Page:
MILL VALLEY (KPIX) — Family, friends, alumni, staff and current students came together at Tamalpais High School on Saturday to celebrate the career of a retired employee who served her community for almost 50 years.
To honor the work of Clara “Jewel” Barrow the school renamed a building on its campus, Barrow Hall.
“Today has been overwhelming. It’s just so hard to wrap my mind around what is going on,” Barrow said after the ceremony.
It was a historic move for a school that dates back more than 110 years.
Barrow is the first woman of color to have her name attached to a building and it’s rare to see a classified employee, someone who is not in a certified position like a teacher, to get this level of recognition.
“I think it’s important to give people their flowers and let them know they’re appreciated while they’re alive,” said J.C. Farr, the current principal at the school.
Barrow retired before Farr arrived but he has heard from many about the legendary role she played in so many lives.
“It sends a message to the students, it sends a message to the staff and the community that, you know, people who do great things will be acknowledged.”
Former school leaders and students joined current staff in sharing stories and highlighting the difference Barrow made for students. Some shared that Barrow herself got kicked out of schools when she was a student. She admitted that fifth grade to ninth grade was a tough time for her and she was difficult to deal with in school.
But the focus of the ceremony was on the work she did at Tam High to make sure others stayed on track to graduate.
“I don’t know if there’s been a person more deserving in the history of this school,” one alumnus of the school said.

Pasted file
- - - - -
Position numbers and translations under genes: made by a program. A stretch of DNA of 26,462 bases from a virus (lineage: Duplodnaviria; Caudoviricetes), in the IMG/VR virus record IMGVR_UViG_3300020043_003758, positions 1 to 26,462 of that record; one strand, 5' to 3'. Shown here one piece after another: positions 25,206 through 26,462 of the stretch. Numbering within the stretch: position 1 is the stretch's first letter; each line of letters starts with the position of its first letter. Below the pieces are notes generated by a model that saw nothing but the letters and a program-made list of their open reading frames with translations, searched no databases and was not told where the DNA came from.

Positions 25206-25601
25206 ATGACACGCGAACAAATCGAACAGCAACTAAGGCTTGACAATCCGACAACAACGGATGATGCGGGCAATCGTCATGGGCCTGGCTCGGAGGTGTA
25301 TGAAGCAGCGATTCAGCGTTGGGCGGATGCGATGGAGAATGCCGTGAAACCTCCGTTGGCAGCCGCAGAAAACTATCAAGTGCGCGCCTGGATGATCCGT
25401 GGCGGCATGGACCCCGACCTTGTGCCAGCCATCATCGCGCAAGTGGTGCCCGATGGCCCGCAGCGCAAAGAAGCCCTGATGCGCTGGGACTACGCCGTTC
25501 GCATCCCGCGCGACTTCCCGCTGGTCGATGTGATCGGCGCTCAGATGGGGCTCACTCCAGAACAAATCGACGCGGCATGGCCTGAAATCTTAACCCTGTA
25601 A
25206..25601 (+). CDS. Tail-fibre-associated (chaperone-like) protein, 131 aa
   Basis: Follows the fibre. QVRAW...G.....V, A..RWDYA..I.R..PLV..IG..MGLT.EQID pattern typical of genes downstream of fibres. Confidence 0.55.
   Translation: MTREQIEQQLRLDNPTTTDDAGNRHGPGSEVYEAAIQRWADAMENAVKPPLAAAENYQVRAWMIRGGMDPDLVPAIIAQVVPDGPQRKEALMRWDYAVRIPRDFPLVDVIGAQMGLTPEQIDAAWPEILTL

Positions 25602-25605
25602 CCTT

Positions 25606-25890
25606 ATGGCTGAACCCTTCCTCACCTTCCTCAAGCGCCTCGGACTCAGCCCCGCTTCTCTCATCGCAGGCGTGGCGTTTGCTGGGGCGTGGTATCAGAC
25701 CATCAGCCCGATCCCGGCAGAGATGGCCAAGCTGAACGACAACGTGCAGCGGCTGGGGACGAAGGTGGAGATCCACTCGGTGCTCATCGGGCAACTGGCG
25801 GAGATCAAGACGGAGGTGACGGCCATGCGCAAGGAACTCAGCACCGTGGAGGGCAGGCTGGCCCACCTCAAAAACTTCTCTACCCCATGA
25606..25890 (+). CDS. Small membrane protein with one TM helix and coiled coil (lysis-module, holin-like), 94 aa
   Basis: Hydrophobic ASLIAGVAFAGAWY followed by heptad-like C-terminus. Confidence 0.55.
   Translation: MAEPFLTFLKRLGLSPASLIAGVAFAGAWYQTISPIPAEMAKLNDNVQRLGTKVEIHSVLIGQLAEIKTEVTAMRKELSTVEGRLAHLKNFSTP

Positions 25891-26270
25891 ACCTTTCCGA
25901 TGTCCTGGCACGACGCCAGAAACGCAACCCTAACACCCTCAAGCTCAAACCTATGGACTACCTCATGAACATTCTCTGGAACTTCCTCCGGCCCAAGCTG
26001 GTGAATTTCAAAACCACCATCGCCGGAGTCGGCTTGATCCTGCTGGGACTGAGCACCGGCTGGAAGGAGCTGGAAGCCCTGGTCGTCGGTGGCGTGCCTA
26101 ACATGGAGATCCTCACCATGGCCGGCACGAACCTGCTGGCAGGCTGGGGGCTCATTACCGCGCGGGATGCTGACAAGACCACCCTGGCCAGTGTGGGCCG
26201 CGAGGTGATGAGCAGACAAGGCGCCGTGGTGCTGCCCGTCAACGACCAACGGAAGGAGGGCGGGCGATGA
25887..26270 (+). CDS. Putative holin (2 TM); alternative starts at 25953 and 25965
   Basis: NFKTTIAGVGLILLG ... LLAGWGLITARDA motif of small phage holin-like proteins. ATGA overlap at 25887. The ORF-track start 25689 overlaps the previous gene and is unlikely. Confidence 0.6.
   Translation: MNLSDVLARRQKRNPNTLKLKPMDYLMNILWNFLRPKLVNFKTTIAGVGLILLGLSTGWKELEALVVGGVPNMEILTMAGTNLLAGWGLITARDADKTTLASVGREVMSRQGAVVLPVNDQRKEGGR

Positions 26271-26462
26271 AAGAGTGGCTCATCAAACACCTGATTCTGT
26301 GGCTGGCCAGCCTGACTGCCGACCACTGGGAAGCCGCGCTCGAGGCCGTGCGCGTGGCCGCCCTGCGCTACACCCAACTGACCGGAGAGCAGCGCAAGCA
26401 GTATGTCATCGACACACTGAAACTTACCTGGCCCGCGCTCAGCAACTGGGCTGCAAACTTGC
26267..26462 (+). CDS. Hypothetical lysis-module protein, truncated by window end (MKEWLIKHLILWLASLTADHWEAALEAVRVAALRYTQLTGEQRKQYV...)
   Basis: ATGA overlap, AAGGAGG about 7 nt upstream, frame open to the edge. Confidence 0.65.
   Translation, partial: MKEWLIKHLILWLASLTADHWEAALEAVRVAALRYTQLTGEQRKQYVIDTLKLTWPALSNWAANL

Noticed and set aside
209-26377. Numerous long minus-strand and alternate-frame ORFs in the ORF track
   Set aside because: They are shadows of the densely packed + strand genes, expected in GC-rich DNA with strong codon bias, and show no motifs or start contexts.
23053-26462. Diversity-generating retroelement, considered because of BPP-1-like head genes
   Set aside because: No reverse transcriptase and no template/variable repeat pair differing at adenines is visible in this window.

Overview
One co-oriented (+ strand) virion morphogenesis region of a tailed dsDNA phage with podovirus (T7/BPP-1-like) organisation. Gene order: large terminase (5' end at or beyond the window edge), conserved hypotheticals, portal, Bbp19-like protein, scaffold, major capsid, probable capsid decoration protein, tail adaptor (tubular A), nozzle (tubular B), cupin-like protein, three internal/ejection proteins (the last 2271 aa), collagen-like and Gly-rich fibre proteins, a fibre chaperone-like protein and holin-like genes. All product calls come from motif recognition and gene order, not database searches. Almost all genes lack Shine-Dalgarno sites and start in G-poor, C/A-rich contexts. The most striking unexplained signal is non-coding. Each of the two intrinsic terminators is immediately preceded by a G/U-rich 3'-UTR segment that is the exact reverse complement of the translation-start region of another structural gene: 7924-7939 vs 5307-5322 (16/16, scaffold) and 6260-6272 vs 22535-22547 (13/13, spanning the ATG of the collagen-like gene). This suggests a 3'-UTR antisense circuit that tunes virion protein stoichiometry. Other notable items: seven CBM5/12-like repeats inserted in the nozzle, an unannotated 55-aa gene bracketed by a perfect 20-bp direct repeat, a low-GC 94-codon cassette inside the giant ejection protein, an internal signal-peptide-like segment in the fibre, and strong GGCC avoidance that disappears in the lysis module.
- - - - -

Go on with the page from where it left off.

Classified employees can include cafeteria workers, administrative assistants and custodians. Barrow first started working at the school in 1968 where, over the years, she was an instructional aide, staff assistant, athletics supervisor and para-educator among other positions.
“She was the first person in our family to graduate from Tam and she said how beautiful the ceremony was. We all wanted to go to Tam, we all wanted to graduate, we all wanted to follow in the footsteps of what Jewel did,” said Martin Evans. He is one of Barrow’s nephews and he traveled from southern California to attend the ceremony. Relatives from across the country were in the audience.
Evans said this honor for his aunt gives him hope about the community he used to call home. He and Principal Farr say it demonstrates a move in the right direction to make Tam High a more equitable and inclusive campus for people of all backgrounds.
“It’s all about the students, it’s all about the students, not me or anybody else, everything was to help the students,” Barrow said.